The loss of wildlife could cause the community to become “fragmented” if reserve sites are developed on, according to residents at a workshop on Saturday.

Greenfield sites, Abbey Barn South, Abbey Barn North, Terriers Farm, Slate Meadow and Gomm Valley and Ashwells, were released for development in October, despite considerable opposition from residents across Wycombe district.

Following the release of the sites, five workshops were set up to discuss the future of the areas of land.

Saturday’s public meeting was the last in the series of workshops, four of which focused on the sites, with Abbey Barn South and Abbey Barn North combined in one session, and another meeting considered the impact on infrastructure.

Nearly 100 residents and councillors packed into Bourne End Community Centre to discuss the release of Slate Meadow.

Bucks Free Press: Slate Meadow captured by Nathan Stone

Slate Meadow by Nathan Stone Photography

Attendees were split into groups for brainstorming sessions.

The main areas of concern, which have been touched on before, include the impact on the flood plain, congestion, loss of the green space and recreational facilities and the lack of capacity at local primary schools.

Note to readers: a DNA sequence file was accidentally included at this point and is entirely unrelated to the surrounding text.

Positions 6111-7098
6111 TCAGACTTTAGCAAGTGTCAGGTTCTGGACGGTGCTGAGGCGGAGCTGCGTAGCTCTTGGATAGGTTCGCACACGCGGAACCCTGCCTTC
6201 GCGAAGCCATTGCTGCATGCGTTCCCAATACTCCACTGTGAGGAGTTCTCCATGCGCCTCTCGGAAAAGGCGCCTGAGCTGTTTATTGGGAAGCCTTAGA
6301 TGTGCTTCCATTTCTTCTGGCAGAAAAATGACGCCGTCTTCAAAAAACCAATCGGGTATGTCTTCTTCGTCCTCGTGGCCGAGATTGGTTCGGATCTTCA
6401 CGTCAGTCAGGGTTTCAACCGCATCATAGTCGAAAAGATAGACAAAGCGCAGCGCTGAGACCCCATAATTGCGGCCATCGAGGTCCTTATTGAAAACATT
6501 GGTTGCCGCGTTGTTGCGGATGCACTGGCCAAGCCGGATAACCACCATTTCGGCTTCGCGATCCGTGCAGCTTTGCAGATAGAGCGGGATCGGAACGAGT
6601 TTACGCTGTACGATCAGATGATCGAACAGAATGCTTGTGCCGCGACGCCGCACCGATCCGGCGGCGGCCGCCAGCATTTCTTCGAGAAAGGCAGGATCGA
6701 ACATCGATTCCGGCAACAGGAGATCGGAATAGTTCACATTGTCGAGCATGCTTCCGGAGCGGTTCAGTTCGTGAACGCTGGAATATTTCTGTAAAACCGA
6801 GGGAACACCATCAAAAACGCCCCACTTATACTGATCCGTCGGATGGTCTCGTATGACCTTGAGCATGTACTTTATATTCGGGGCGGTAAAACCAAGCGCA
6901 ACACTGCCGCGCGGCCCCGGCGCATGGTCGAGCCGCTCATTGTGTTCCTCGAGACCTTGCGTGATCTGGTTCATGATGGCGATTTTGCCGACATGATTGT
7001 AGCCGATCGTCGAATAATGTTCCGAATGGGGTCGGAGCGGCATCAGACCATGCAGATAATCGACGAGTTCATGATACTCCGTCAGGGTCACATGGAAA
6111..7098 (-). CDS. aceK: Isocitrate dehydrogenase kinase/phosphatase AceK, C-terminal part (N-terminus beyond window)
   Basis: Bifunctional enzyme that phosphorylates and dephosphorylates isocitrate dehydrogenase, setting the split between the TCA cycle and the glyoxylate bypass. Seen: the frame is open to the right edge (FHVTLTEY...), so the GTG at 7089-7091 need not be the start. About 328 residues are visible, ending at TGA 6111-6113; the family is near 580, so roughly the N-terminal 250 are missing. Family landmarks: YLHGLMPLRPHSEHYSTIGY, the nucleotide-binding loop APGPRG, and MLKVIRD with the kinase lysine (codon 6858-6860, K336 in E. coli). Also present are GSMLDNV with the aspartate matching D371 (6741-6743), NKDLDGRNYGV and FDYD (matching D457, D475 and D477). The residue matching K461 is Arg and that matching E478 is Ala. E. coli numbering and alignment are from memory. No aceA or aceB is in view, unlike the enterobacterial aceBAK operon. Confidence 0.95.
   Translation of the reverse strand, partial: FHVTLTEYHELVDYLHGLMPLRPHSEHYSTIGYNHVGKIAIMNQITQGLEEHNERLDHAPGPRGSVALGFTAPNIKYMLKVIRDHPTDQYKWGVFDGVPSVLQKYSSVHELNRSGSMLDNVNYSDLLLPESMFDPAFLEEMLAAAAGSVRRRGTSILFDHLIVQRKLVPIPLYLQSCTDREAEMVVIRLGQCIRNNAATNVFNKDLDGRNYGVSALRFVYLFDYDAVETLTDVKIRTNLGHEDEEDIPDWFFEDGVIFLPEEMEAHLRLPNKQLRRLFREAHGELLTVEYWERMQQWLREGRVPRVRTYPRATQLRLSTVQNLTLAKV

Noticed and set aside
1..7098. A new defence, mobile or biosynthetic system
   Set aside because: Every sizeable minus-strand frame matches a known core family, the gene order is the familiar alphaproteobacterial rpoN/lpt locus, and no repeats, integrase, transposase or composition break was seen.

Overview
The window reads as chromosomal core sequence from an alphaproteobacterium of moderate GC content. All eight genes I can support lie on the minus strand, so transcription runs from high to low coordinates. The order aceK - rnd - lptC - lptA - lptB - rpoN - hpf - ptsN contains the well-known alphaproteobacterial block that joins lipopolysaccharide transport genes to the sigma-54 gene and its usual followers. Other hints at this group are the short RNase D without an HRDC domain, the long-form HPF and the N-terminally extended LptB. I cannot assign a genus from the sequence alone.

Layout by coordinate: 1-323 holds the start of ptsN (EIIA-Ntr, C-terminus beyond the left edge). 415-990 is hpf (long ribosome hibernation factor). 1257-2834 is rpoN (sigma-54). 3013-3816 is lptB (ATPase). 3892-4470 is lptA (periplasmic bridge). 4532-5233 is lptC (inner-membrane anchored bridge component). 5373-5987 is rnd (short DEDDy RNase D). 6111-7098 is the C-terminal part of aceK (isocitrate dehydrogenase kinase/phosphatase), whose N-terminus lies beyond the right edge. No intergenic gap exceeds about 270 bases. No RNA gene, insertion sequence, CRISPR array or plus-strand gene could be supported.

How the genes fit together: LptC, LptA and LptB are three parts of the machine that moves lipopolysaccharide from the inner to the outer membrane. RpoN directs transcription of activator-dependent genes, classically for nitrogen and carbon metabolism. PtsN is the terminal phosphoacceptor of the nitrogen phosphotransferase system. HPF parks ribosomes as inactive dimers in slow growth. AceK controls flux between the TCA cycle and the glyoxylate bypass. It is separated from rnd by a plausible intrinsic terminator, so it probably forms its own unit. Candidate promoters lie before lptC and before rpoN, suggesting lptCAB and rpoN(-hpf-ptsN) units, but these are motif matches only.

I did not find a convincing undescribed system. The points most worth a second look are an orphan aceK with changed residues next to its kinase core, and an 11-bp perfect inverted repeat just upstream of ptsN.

However, Caroline Kay, from Wycombe Wildlife Group, said she was encouraged to see that an issue that has played on her mind was being discussed and recognised by so many others in the room.

Addressing the workshop, she said: “I must say I was so disappointed because everything I read was all so people orientated – until today.

“Every single group has said how important to you the conservation of wildlife and the protection of endangered species is.”

While the aim of the meeting was to discuss the future use of the land, there were still many present who felt Slate Meadow should be put back into the green belt.

One resident said taking wildlife into account will help with community cohesion.

Bucks Free Press:

Brainstorming session during the workshop

He said: “Everybody believes that it should go back into the green belt. The issue of wildlife all comes together as part of holistic wellbeing in the community.

“It needs to be taken into account. There is a considerable amount of research now which shows just how important it is in maintaining the wellbeing of communities to break up and become fragmented.”

The session was led by Amanda Reynolds, from AR Urbanism, acting as consultants to Wycombe District Council.

Now the final workshop has been completed, a report will be compiled detailing the findings of the meetings. Ms Reynolds said this report will be published by the end of this month.